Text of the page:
Post by Boomer12k » Tue Nov 06, 2012 2:06 pm

This picture only shows an "egg" shape as it is not Full on to the Sun...we are seeing it in phase...

There are some features....4 o'clock, 5 o'clock, and 7 o'clock...that look darker, and are rounded, and could be craters, or at least indentations....this picture is not the most clear. Also the large darker area reminds me of Moon Maria. It also kind of looks like a "Valentines Heart". The bottom would be to our lower left. There are also some darker regions inside it...these could be frost covered, as has been suggested. I think a closer flyby is necessary...hopefully they can do one despite the difficulties.

Here is a CLEARER image, and you can see features better.

http://www.avaruus.fi/uutiset/aurinko-p ... uusta.html

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Re: APOD: Methone: Smooth Egg Moon of Saturn (2012 Nov 06)

Post by Chris Peterson » Tue Nov 06, 2012 2:19 pm

BDanielMayfield wrote:(1) Methone is so small, it’s unlikely to be hit. There must be many areas of a like size on bodies around the solar system that, given the random nature of collisions, have escaped any impacts.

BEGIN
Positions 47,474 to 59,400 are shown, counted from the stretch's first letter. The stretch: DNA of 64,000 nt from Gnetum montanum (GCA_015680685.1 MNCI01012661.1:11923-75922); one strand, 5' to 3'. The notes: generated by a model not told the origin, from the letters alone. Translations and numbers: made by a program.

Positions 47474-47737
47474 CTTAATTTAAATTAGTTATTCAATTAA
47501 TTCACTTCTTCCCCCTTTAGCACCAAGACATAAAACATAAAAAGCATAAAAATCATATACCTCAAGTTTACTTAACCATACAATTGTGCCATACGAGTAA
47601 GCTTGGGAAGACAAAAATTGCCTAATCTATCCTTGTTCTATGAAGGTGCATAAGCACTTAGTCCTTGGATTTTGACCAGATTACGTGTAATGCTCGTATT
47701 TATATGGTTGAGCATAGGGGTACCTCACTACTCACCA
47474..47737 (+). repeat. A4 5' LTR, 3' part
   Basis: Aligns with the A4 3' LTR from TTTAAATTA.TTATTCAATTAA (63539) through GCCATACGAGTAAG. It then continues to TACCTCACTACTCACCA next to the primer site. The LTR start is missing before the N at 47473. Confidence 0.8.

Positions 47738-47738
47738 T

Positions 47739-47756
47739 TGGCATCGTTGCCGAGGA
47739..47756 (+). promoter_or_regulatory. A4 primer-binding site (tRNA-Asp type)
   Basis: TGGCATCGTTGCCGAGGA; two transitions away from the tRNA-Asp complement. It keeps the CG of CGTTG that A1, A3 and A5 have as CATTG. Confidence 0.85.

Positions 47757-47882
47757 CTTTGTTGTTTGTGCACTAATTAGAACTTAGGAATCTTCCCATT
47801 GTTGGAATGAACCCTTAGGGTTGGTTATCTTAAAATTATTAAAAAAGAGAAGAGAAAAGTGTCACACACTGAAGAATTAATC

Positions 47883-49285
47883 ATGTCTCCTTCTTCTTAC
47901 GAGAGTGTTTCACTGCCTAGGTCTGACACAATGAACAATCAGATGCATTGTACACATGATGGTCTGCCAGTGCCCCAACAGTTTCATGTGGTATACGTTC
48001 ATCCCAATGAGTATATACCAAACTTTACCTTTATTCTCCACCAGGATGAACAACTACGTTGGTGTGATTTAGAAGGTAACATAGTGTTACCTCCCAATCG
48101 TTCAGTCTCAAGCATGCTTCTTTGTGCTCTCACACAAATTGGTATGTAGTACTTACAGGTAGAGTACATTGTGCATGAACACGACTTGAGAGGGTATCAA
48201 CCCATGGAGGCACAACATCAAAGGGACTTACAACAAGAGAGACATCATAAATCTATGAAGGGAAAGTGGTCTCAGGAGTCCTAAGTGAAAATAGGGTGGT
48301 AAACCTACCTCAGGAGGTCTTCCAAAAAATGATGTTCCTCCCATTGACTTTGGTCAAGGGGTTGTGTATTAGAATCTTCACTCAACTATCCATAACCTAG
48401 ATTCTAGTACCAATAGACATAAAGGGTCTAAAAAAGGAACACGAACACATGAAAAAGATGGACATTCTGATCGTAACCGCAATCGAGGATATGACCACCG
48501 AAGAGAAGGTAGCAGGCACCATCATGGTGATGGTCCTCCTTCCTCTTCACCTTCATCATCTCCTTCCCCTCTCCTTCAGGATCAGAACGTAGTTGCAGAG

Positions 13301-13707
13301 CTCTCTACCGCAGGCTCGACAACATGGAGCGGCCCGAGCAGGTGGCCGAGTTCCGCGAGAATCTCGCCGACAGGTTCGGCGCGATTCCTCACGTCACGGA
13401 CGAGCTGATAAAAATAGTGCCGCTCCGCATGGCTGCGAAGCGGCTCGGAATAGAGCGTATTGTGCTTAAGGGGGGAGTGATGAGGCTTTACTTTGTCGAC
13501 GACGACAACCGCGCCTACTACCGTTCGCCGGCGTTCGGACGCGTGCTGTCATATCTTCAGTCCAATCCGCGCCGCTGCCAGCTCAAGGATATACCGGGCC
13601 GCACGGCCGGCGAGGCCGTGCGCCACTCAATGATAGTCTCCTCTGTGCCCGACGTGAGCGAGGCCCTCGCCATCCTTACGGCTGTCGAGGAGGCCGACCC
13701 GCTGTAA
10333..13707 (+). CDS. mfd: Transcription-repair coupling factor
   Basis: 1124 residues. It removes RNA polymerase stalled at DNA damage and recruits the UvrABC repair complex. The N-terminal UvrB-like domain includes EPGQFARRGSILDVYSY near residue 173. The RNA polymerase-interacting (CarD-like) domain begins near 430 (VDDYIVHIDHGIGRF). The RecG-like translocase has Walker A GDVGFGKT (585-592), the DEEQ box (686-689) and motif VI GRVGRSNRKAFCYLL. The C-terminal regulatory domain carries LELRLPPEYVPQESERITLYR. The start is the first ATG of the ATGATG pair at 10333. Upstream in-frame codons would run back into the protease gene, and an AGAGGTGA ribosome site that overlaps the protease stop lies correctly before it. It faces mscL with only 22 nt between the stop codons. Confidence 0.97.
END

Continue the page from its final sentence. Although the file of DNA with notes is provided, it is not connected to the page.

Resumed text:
Probably not. We've never seen any other body without evidence of collision, even small asteroids. Statistically, anything more than a few million years old is likely to be hit. So unless this body is unaccountably new, it should have been hit many times.
(2) We’re used to thinking in terms just of gravity when it comes to the shapes of these bodies, but in Methone’s case I suspect that the other long range attractive force, electromagnetism, might be at work here. Orbiting so close to a very active Saturn, couldn’t this moonlet be getting charged as it passes through Saturn’s magnetic field?
Bodies do not develop significant charges, but their surface dust/ice/regolith can become charged, which affects its behavior (this has been seen on the Moon, for instance).
Chris

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Re: APOD: Methone: Smooth Egg Moon of Saturn (2012 Nov 06)

Post by neufer » Tue Nov 06, 2012 2:54 pm

http://en.wikipedia.org/wiki/Methone_%28moon%29 wrote:

<<Methone (Μεθώνη) is a very small natural satellite of Saturn lying between the orbits of Mimas and Enceladus. It was first seen by the Cassini Imaging Team and given the temporary designation S/2004 S 1. Methone [mi-THOH-nee] synchronous rotation: 1.009573975 d